Date: Wed, 06 Jan 1999 17:32:18 GMT
Links: << >>  << T >>  << A >>
Hej!

Jag har upptäckt ett lustigt beteende hos min 1 årige
(groenendal/collie/border collie). Han älskar grisöron, men när han är
mätt så gömmer han öronen (grisens öron ...). Han bäddar in de i sin
säng, trycker in de mellan kuddarna i soffan, gömmer bakom bokhyllan
osv.

Jag antar att han beter sig som ekorren och bunkrar upp sin mat. Är
detta beteende vanligt hos hundar? Det är min första hund, så jag har
inte sett detta bettende förut.

God forsättning på det nya året!

/ Jonas Thor

Article: 13991
Subject: Re: Gömmer grisöron...
From: thor@sm.luth.se (Jonas Thor)
Date: Wed, 06 Jan 1999 17:37:34 GMT
Links: << >>  << T >>  << A >>
Oops,

I am so sorry about this... I was going to send the previous message
to the swedish newsgroup for dogs. However somehow I sent it to
comp.arch.fpga. I suppose there are no swedish speaking dog owners in
this group so, please ignore my previous post :(

/ Jonas Thor

Article: 13992
Subject: ARISTOTLE BOARD
From: Khaled benkrid <k.benkrid@qub.ac.uk>
Date: Wed, 06 Jan 1999 19:15:52 +0000
Links: << >>  << T >>  << A >>
Hi All,

I am working toward the implementation of an FPGA based Image Processing
Coprocessor. My work will enable the user to describe Image Operations
from a high level description and obtains an efficient FPGA
configuration very quickly ( I generate EDIF description in less than 2
seconds for a 3 by 3 convolver for any given weights). I am moving
toward the implmentation phase. We think about using MIROTECH ARISTOTLE
board ( includes DSP processor). I would appreciate to have any
information from someone who has already used this board or has any
information about it.

Cheers.


Article: 13993
Subject: Re: which FPGA to choose ?
From: rolavine@aol.com (Rolavine)
Date: 6 Jan 1999 19:25:42 GMT
Links: << >>  << T >>  << A >>
>ekuria01@kepler.poly.edu

>Hello,	I must convert a microcontroller based digital AGC to an FPGA.
The
>AGC in question uses relatively simple math (adds, shifts, and Look up
>Tables). I also need to implement digital peak detectors that peak detect
>using and A/D converter.
>
>       I am a novice with FPGAs and my expertiese only extends to micro
>coding
>for controllers. Any help on how to choose FPGAs, and what company FPGAs
>sound
>apt for my application will be greatly appreciated.
>

The key item in you list of functions is the look up table. You will require an
fpga with some presettable ram to do a look up. Atlera and Xilinx have products
with ram. You should note how much ran you will require and try to match it to
the device. The parts with RAM are relatively expensive, so you might consisder
using an external rom. The other functions you mentioned should be fairly easy.

If your a newby then Altera's integrated software system should be easier. If
your looking at using these parts in quantity, and you work for a reasonable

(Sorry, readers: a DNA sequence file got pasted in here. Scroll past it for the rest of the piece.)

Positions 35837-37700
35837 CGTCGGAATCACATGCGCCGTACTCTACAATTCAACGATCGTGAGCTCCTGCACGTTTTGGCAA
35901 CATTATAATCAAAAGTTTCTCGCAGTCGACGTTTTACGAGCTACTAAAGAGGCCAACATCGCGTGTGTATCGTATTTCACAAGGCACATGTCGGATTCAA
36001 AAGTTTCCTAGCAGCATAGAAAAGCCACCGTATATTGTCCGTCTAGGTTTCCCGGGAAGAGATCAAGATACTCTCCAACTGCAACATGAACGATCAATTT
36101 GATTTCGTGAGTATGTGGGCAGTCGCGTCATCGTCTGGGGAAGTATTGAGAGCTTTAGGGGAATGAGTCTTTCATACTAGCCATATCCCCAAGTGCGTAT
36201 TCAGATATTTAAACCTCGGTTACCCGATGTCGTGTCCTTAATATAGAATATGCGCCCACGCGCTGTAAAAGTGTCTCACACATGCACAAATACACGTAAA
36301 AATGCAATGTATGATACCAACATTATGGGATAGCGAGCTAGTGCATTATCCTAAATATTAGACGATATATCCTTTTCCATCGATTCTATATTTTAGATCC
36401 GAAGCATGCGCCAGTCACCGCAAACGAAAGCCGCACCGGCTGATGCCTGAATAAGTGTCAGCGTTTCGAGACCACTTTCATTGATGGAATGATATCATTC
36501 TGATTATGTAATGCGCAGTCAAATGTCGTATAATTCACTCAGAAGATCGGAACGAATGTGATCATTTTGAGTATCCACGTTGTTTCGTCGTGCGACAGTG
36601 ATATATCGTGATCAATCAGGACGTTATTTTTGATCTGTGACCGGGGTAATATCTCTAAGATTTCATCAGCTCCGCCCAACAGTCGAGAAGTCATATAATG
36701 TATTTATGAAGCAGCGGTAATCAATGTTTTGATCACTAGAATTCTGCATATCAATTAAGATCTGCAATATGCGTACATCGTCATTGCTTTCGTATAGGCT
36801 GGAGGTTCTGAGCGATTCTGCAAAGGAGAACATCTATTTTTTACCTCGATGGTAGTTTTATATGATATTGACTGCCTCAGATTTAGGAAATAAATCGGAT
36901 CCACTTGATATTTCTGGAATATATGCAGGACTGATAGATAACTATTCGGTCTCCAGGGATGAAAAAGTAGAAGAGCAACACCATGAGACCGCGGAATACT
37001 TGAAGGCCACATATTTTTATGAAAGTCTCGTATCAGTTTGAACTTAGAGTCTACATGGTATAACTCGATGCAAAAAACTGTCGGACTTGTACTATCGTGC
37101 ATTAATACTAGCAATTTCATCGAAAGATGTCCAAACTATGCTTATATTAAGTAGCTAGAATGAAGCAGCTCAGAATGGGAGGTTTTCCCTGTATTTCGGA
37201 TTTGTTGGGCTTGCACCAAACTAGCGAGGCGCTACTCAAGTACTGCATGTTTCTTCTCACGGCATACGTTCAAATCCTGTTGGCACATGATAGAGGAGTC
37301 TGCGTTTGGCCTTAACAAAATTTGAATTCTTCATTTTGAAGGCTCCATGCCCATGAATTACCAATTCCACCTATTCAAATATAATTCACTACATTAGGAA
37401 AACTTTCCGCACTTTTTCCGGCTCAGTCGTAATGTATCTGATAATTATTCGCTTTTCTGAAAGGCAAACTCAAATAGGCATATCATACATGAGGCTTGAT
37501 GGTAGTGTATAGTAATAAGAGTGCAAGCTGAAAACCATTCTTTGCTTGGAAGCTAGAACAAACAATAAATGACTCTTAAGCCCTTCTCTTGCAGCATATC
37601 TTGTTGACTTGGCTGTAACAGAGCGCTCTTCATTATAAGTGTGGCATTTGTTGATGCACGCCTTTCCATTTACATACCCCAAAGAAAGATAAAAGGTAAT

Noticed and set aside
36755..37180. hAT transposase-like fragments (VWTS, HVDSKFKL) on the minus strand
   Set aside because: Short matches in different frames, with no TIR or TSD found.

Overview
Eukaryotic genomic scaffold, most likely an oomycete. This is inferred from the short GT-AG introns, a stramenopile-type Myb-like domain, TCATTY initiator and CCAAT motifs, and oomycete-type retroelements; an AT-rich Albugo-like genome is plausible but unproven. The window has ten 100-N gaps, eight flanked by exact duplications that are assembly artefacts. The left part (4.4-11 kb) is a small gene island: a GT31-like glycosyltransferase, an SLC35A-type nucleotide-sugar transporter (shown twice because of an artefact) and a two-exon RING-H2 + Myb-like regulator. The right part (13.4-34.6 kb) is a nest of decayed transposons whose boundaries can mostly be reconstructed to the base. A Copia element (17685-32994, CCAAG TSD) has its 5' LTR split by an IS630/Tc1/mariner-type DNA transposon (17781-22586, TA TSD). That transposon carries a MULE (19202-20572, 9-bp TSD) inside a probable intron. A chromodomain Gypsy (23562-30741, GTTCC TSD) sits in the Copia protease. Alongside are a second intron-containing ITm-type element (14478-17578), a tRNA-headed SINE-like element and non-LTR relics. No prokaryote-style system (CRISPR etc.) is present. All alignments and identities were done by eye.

sized corporation, then the field service engineers representing the vendor
will be glad to help.

Good Luck
Rocky Lavine
Rocky Test 

Article: 13994
Subject: Re: which FPGA to choose ?
From: Peter Alfke <peter@xilinx.com>
Date: Wed, 06 Jan 1999 12:08:13 -0800
Links: << >>  << T >>  << A >>
Rolavine wrote:

> The key item in you list of functions is the look up table. You will
> require an
> fpga with some presettable ram to do a look up. Atlera and Xilinx have
> products
> with ram. You should note how much ran you will require and try to
> match it to
> the device. The parts with RAM are relatively expensive, so you might
> consisder
> using an external rom. The other functions you mentioned should be
> fairly easy.
>  

   I may be biased, but I would not call the Xilinx Spartan devices
"relatively expensive", when they sell for $10 and less.
Also, a $70.- software package including a tutorial manual can be bought
at amazon.com ( look for Xilinx Foundation Student edition. )
Sorry for the "commercial".

Peter Alfke, Xilinx Applications

Article: 13995
Subject: Re: which FPGA to choose ?
From: rk <stellare@NOSPAMerols.com>
Date: Wed, 06 Jan 1999 15:37:22 -0500
Links: << >>  << T >>  << A >>
Rolavine wrote:

> The key item in you list of functions is the look up table. You will require an
> fpga with some presettable ram to do a look up. Atlera and Xilinx have products
> with ram. You should note how much ran you will require and try to match it to
> the device. The parts with RAM are relatively expensive, so you might consisder
> using an external rom. The other functions you mentioned should be fairly easy.

there are other options for a look up table and i believe that they can be done
without either an fpga with sram or an external rom device, depending on the
characteristics of the contents, of course.  as many devices do not have rom
(actel, at6k, dynachip, quicklogic, + whatever), we have spent quite a bit of time
looking at this problem.

for example, one can code up the rom contents as a constant array in vhdl and then
access it in the code, letting the synthesizer map it onto the fpga's
architecture.  another approach is to code up the contents into a case statement
located inside of a process.  another approach is to look at the rom as a
combinational function, not a memory. then, you can write down logic equations,
making each output of the "rom" a function of the "address" inputs.  there are
several ways to do this, either taking the terms that are a '1', or taking the
terms that are a '0' (and of course inverting the output).  which method works